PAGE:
Believe it or not, Apple's iTunes Music Store turns 10 this weekend. Although iTunes has in many ways been a godsend to fans of digital music, it has been a source of endless frustration for the music industry. Since the introduction the iTunes Music Store on April 28, 2003, music sales have plummeted in the United States -- from $11.8 billion in 2003 to $7.1 billion last year, according to the Recording Industry Association of America.
Interestingly, during that same time, people have been buying more music than ever. How is that possible? It's because the iTunes Music Store popularized the cheap digital single. More than three-quarters of all music-related transactions were digital singles last year, and the popularity and ease of downloading cheap digital singles has transformed the industry.
Can music sales ever come back? Likely not, musicians will have to increasingly rely on touring, merchandise sales and endorsement deals to make up for lost album sales.
Churnalism: Discover When News Copies from Other Sources
By Nicko Margolies
April 23, 2013
Churnalism US is a new web tool and browser extension that allows anyone to compare the news you read against existing content to uncover possible instances of plagiarism. It is a joint project with the Media Standards Trust.
Simply feed in a link or block of text to the Churnalism site or let the browser extension run in the background to notify you of any matches of text from Churnalism's cache of documents. They include most articles in Wikipedia, press releases from PR Newswire, PR News Web, EurekaAlert!, congressional leadership offices, the White House, a sampling of Fortune 500 companies, prominent philanthropic foundations and much more.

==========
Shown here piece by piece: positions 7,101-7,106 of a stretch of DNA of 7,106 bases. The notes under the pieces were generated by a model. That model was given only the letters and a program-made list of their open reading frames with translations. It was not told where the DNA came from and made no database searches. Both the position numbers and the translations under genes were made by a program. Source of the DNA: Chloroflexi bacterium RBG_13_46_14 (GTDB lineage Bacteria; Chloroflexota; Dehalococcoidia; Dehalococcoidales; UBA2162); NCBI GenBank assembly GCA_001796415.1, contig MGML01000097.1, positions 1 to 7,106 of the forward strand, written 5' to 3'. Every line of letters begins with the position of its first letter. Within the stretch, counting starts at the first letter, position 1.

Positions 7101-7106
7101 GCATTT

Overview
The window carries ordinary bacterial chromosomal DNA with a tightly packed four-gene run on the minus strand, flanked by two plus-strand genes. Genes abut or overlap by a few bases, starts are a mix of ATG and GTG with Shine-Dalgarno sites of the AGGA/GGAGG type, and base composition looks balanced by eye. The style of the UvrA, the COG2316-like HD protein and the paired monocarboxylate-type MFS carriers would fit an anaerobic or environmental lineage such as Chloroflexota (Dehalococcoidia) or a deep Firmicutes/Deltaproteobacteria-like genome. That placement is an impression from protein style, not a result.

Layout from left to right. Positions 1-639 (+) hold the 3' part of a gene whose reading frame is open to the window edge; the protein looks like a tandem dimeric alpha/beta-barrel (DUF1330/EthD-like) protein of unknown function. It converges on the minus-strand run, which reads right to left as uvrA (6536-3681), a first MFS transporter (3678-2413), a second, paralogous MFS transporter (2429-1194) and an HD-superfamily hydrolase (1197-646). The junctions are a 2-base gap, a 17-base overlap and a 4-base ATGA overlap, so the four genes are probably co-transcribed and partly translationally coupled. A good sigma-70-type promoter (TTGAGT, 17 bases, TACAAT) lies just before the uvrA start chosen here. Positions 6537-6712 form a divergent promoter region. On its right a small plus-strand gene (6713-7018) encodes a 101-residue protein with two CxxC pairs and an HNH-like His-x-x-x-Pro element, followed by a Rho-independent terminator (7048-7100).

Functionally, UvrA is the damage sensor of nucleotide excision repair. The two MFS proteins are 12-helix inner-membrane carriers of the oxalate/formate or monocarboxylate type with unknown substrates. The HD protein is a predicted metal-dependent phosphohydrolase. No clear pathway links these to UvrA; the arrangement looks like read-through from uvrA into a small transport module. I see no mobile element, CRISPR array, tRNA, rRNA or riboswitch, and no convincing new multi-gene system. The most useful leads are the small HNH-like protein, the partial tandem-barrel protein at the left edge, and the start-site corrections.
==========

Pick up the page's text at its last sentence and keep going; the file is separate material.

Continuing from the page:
By Fatima Ahmed-Farouta
May 2, 2013
History News Network
Wikipedia has a problem with women.
Statistics released by the Wikimedia Foundation point to a huge gender disparity in the ranks of contributors. Women only constitute approximately 15 percent of Wiki editors. This isn't a new problem -- a 2011 University of Minnesota study of gender ratios on Wikipedia came to the same conclusions.
This has real consequences in content -- if you're a historic female figure, good luck with a detailed Wiki bio, if you get one at all. Some women do have extensive biographies on Wikipedia -- Margaret Thatcher, Queen Victoria, and Marie Curie, for example -- but they all have something else in common, besides their gender: They're all white Europeans.
Roopika Risam and Adeline Koh, both postcolonial humanities scholars, created Postcolonial Digital Humanities, a website dedicated to creating dialogue on the ways postcolonial discourse has changed in Internet culture, and part of that project is working to close the gender gap on Wikipedia through the "Rewriting Wikipedia Project." As Risam said in an interview, "the goal is not only to improve the representation of minorities and the marginalized on Wikipedia, but to also develop pedagogical materials for the integration of [the rewriting project] into the classroom."
By Andrew Leonard
April 29, 2013
Last Wednesday, novelist Amanda Filipacchi published an Op-Ed in the New York Times recounting her discovery that Wikipedia editors were culling women authors from Wikipedia's list of "American Novelists" and relegating them into their own subcategory: "American Women Novelists." In the furor that erupted on Wikipedia in response to Filipacchi's article, it was quickly determined that the bad behavior she noticed appeared to be the work of a single misguided Wikipedia editor.
But then things got a lot worse. In a follow-up Op-Ed published on Sunday, Filipacchi recounted that as soon as the Op-Ed article appeared, unhappy Wikipedia editors pounced on her Wikipedia page and started making alterations to it, erasing as much as they possibly could and removing the links to outside sources. At the same time, they put up a banner at the top of the page saying the page needed "additional citations for verifications."